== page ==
Author: Marie Brennan
Title: A Natural History of Dragons
Series: Memoirs of Lady Trent, 1
An American folklorist and anthropologist turned writer, Marie Brennan aka Bryn Neuenschwander is an author known to many in the blogosphere for her entertaining and quite educational – if in the tongue in cheek style – series titled Memoirs of Lady Trent. For example, you can read the enthusiastic review by Bookforager here 🙂 Written from a first person perspective it grants us a rather unique narrative; for Lady Trent is an elderly and eccentric personage, whose old age coupled with enormous experience, accomplishments in the field of natural science, considerable wealth and status as well as an aristocratic background, free her entirely from fears of the sanctimonious outrage and possible sanctions of her society. This perspective lends the novels an air of unforced entertainment; a light, gossipy feel to what otherwise might have been a bit too heavy imitation of travel chronicles and taxonomy efforts of the nineteenth century naturalists and anthropologists. But most importantly – and incidentally it is where Brennan truly excels – the series is in essence a long, superbly meandering and convoluted love letter to dragons, envisioned as a family of species not unlike dolphins or apes: possessed of intelligence and – possibly – sentience, with their own rituals and traditions, and what at a first glance resembles the beginnings of a culture.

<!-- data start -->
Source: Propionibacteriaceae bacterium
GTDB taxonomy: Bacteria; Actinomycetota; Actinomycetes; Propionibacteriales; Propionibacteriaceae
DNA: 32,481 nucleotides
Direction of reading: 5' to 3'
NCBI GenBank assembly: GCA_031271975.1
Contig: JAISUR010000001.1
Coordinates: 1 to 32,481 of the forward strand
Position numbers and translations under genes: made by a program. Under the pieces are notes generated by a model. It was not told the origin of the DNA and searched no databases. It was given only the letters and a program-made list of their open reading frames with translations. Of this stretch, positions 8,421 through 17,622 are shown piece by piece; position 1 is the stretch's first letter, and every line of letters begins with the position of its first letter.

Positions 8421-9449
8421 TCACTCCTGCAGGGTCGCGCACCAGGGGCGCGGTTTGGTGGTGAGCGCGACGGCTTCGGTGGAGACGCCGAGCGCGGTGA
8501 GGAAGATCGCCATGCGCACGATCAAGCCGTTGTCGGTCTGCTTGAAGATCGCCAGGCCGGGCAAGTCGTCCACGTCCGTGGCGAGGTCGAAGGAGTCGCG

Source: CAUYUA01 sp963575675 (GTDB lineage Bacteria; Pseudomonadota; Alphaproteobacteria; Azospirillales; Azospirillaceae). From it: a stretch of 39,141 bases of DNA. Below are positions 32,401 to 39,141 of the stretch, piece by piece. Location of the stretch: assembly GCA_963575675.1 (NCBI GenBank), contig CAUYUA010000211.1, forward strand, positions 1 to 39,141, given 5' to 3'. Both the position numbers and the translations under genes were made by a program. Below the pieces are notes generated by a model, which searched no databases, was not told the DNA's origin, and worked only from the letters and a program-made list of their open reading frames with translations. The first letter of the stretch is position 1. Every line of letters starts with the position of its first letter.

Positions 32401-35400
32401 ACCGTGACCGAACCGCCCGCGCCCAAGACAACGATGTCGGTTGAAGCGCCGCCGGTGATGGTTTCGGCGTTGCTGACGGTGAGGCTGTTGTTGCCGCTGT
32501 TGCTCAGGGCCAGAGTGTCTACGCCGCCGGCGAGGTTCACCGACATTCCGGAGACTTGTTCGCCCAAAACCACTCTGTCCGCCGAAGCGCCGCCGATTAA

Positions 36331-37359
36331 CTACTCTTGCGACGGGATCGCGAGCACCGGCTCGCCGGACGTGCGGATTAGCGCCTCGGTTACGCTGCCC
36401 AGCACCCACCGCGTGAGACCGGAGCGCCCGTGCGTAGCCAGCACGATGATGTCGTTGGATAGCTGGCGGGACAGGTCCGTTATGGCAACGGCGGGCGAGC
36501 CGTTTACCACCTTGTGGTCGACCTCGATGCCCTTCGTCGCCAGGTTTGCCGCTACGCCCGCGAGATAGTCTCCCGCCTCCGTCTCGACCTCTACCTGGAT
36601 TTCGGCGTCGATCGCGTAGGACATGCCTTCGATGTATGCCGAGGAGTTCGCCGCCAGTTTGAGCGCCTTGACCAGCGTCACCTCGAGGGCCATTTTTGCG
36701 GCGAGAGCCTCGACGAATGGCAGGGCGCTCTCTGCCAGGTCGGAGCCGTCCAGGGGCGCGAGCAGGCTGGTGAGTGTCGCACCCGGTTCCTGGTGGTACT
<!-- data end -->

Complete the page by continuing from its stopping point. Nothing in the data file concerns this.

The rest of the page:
How it will all pan out, I don’t rightly know – yet, I might add – as I’ve only read two books so far. But I can already say with certainty that Brennan’s treatment of dragons, while fully indebted to Darwin, owes an equally great deal to Jane Goodall. The overwhelming sense of kinship with a family of species so different to ours is something I truly treasure here, particularly because Isabella Trent’s feisty and inquisitive nature easily lends herself to seeing the world around as a whole, all life irrevocably intertwined and interdependent.